Microsoft has said it is considering releasing a patch for the VML flaw in Internet Explorer, which is being actively exploited by several thousand sites.

Meanwhile, over the weekend, attackers compromised the security of several web hosting companies in a well-organised effort to redirect users from legitimate websites to those hosting the VML flaw, according to the hosting companies involved.

And on Sunday, hackers released sample code showing how to exploit the IE flaw on a fully patched version of Windows XP, a move that security experts believe will step up the attacks.

The bug has to do with the way IE processes web-based graphics code written in the Vector Markup Language (VML). It was first reported Monday 18 September by researchers at Sunbelt Software, who found that attackers were exploiting this vulnerability on a number of pornographic websites. The vulnerability allows attackers to silently install applications of their choosing.

On Friday, Scott Deacon of Microsoft's Security Response Centre reassured users that the company had developed a fix for the VML flaw, and needed only to complete tests before releasing it.

"We've made some progress in our testing pass for the update, and are now evaluating releasing this outside the monthly cycle," he said on a MSRC blog.

He said the timing of the release depends on when the patch reaches an acceptable level of quality. "If that occurs prior to the monthly cycle, then we will release," he wrote.

He said Microsoft has not seen much evidence of attacks using the flaw - in sharp contrast to reports from various security vendors. "Attacks remain limited. There's been some confusion about that, that somehow attacks are dramatic and widespread," he said. "We're just not seeing that from our data, and our Microsoft Security Response Alliance partners aren't seeing that at all either."

Sunbelt Software, which originally reported the flaw last week, has estimated there are now several thousand sites deploying exploits for the flaw, with one site attempting to install upwards of 50 pieces of malicious code.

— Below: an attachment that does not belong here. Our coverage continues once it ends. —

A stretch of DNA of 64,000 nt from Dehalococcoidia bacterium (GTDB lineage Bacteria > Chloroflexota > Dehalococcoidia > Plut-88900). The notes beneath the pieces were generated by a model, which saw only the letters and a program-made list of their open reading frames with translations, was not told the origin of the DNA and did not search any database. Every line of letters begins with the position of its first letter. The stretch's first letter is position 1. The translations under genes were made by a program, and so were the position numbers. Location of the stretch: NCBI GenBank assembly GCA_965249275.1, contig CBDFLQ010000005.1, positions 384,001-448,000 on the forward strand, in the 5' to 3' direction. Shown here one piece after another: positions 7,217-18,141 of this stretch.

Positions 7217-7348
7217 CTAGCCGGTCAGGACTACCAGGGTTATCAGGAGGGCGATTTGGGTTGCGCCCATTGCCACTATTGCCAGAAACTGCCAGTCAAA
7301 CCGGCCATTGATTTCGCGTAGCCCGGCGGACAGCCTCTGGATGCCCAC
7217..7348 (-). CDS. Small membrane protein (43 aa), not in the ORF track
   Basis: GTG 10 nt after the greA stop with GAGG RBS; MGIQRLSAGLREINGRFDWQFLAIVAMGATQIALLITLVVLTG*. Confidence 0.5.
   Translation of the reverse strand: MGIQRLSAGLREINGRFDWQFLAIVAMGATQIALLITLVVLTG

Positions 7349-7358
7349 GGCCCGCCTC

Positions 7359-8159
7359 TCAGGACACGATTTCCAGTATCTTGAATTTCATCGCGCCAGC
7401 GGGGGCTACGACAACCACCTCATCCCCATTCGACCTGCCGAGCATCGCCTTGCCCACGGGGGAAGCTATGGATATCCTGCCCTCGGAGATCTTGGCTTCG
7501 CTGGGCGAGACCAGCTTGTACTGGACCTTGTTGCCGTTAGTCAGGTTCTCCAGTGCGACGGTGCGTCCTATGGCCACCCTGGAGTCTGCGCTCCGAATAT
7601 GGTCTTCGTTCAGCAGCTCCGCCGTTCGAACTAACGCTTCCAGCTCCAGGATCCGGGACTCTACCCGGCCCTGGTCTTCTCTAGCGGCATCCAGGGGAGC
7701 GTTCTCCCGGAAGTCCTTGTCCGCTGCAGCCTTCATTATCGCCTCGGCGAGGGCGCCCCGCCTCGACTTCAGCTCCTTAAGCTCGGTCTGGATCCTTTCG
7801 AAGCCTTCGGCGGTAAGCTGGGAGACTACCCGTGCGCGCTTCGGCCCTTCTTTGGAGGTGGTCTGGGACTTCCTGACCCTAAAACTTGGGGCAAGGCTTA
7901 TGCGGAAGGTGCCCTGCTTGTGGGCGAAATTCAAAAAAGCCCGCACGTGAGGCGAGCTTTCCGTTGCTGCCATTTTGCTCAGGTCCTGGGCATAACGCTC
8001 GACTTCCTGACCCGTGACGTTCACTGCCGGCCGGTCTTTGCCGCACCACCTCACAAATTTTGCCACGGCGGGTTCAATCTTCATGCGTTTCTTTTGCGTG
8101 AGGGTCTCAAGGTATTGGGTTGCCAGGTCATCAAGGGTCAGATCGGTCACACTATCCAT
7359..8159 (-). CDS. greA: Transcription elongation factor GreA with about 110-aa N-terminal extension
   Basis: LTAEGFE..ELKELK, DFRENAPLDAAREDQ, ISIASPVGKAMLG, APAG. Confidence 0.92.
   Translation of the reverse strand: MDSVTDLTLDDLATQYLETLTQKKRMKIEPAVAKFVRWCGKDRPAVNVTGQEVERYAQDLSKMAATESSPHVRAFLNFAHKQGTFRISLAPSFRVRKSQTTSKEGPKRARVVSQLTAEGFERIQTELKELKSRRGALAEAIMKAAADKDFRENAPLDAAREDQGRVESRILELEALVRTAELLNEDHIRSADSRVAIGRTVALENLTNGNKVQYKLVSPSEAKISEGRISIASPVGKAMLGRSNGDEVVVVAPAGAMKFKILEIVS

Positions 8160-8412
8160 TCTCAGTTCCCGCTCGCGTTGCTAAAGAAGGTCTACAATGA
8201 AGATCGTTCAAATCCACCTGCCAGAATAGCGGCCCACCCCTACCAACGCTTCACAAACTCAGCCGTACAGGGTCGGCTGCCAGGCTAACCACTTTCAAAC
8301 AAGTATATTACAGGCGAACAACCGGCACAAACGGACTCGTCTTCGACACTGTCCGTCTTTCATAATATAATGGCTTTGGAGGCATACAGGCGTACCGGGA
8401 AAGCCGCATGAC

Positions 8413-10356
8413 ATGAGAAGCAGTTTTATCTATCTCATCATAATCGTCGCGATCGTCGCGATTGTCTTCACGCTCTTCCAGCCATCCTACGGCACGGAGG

Attacks are spreading, with security company Websense reporting on Monday that email versions of the exploit is now making the rounds. For example, attackers are circulating authentic-looking email greeting cards with links to malicious sites.

In what may be the most dangerous attack so far, Web hosting company HostGator said attackers took over some of its sites and those of three other hosting companies using a separate zero-day flaw in cpanel, an application used by many hosting services. The attackers then planted an iframe script in websites that directed visitors to malicious addresses bearing the VML flaw, according to Brent Oxley, HostGator's owner.

The company hosts around 500,000 addresses, and while not all of these were compromised, thousands were, Oxley said. The attack lasted from late Thursday to Saturday afternoon, he said.

The VML hole, and other zero-day vulnerabilities like it, represent a golden opportunity for criminals by allowing them to install spyware and other malware of their choosing on large number of machines. But finding a way to lure victims to sites carrying the infected payload remains a key challenge. Criminals involved in this weekend's attack solved that problem by using a previously unknown vulnerability in cpanel, the leading software used to manage large numbers of websites, to gain access to hundreds or thousands of servers that dish up web pages.

"That speaks to a significant degree of planning," said Roger Thompson, CTO of Exploit Prevention Labs. "The significant thing is that it was a mass hack with a zero day that worked."

A nonprofit group called ZERT last week released its own patch for the VML flaw, saying the situation was too dangerous to wait for Microsoft.

Microsoft said it didn't recommend applying third-party patches, saying security best practice is to use patches only from the original software vendor.

As a temporary workaround, Microsoft has advised users to unregister the dll used to render VML images. Information on how to do this, along with other possible workarounds for the problem can be found here.

Sunbelt said on Monday that another unpatched IE flaw is now being actively used to plant malicious code on users' systems. The bug is related to an ActiveX control called daxctle.ocx, Sunbelt said.

InfoWorld staff and Robert McMillan of IDG News Service contributed to this report.